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Poetry Essay

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Introduction

Poetry Essay Armitage loves creating imagery in his poetry. How effective do you think this is? Choose two or three poems in which you feel imagery helps you understand the poem. The two poems I have chosen as an example of his work, are, I feel two of the best examples of Armitage's imagery. They are both very different; one deals with hope while the other, the loss of hope; one is progressive while the other is regressive. Yet they have one thing in common, they both use very powerful imagery. Armitage uses a very effective piece of imagery when telling us about the pigeon spreading its' tail feathers towards him. This is like a magician showing their cards to an audience and inviting them to choose a card. This shows a conflict between fantasy and reality because although the pigeon is real, the idea of it offering a card is fantasy. This links clearly with the idea of the poem because the fact that the poet can see again has made everything that he does see more wonderful and more amazing that it really is; a fantasy world. This adds to our understanding of the poem and the effect of new sight to the poet. "A pigeon in the yard turns tail and offers me a card. Any card." Another very good example of Armitage's imagery is shown in the first two lines of the poem. ...read more.

Middle

By introducing this different way of looking at regaining sight, Armitage helps us understand more what it must be like to be able to see again after perhaps many years. The last five lines, "But not before a company of half a dozen hens struts through the gate, looks round the courtyard for a contact lens. A courtyard is a space enclosed by walls or buildings. In these lines the poet is saying that blindness was like a courtyard. That he was enclosed in his blindness, but now the gate is open he can see. Also the way the hens 'struts through the gate' signifies that the subject struts, as people who strut are proud or pleased with something. He is pleased to be free of his blindness so he struts out of his prison proudly. The image of the hens 'looks round the courtyard for a contact lens' means that although the poet has his sight back, it is perhaps still not perfect and that he has to wear contact lenses, and that is why the hens are looking in the courtyard and not outside the gate, because he still needs help with his sight. In this part of the poem, there is assonance of the letter 's' which is used to create vivid imagery of the sound of the hens scratching. The words which give us the 's, s, s, s' of the scratching are, hens, struts, looks and lens. ...read more.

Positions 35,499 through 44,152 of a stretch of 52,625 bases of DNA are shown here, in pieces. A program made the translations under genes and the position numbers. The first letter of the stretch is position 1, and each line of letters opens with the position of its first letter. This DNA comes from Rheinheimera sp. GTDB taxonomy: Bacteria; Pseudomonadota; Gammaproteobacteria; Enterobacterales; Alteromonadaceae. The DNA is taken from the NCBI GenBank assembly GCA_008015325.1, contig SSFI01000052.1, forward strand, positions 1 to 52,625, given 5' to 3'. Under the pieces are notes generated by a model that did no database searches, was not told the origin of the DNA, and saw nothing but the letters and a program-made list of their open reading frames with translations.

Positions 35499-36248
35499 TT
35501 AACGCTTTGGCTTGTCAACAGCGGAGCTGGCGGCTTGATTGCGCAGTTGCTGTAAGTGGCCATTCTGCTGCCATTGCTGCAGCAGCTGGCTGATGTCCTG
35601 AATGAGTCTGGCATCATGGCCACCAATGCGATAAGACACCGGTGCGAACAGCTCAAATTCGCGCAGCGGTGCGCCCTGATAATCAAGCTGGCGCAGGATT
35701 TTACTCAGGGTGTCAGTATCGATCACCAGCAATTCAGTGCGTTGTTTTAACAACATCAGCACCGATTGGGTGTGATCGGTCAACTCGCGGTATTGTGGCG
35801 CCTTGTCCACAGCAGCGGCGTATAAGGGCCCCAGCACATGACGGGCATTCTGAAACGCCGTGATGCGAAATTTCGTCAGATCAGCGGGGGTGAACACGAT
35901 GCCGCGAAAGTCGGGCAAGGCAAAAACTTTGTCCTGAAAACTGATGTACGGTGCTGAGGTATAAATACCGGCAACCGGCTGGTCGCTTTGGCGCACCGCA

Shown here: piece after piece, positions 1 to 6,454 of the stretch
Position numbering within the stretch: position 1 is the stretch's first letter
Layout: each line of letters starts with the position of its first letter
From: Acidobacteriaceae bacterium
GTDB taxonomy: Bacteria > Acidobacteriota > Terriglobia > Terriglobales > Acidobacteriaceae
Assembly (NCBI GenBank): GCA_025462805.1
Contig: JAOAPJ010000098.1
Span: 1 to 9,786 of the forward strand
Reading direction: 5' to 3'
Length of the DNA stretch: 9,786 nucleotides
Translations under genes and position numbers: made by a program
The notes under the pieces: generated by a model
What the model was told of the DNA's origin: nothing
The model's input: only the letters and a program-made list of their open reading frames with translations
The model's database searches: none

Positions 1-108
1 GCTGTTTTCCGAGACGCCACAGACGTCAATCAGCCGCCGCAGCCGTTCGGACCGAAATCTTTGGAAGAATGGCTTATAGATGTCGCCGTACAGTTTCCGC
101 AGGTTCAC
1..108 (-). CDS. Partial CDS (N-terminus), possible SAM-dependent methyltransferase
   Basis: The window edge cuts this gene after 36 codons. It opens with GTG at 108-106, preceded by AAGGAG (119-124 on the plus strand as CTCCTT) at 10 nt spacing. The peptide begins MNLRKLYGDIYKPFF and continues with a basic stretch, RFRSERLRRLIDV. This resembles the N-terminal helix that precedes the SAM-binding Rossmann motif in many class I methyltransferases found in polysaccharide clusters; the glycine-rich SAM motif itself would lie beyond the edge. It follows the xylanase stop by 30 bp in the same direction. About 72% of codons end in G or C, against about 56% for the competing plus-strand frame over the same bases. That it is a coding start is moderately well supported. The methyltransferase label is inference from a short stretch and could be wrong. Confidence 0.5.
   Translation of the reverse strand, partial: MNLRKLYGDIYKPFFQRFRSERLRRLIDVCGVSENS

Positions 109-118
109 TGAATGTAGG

Conclusion

These are the lines which make us really think on the character and what this poem is about, in this we become detective. Which leads me on to the final theme, the interactive poem. In this poem it seems as if it is written in a list, perhaps a detective or a policeman's list. This poem is interactive. You are the detective and this list is all you have to piece this mans life together. Armitage uses imagery in the random ideas effectively to make quite a normal everyday thing seem, important and this draws us in. It becomes like a puzzle, it is a puzzle to work out the incongruities, to build up the picture and work out his life. As we play detective, it helps us understand the poem more than if we read it like a list. We do not read it like a list because of the poet's effective imagery. About his person, although very different from, "Cataract Operation", is still extremely effective. Both poems draw you in but in different ways. Armitage displays his skill in the poems as a creator of imagery that helps you really relate to the people in the poem and the subject matter. Armitage changes everyday things into something fantastical. On the surface everything is normal, but at a deeper level we realise that what the poet writes is not necessarily what the poem is dealing with. "But not before a company of half a dozen hens struts through the gate, looks round the courtyard for a contact lens." ...read more.

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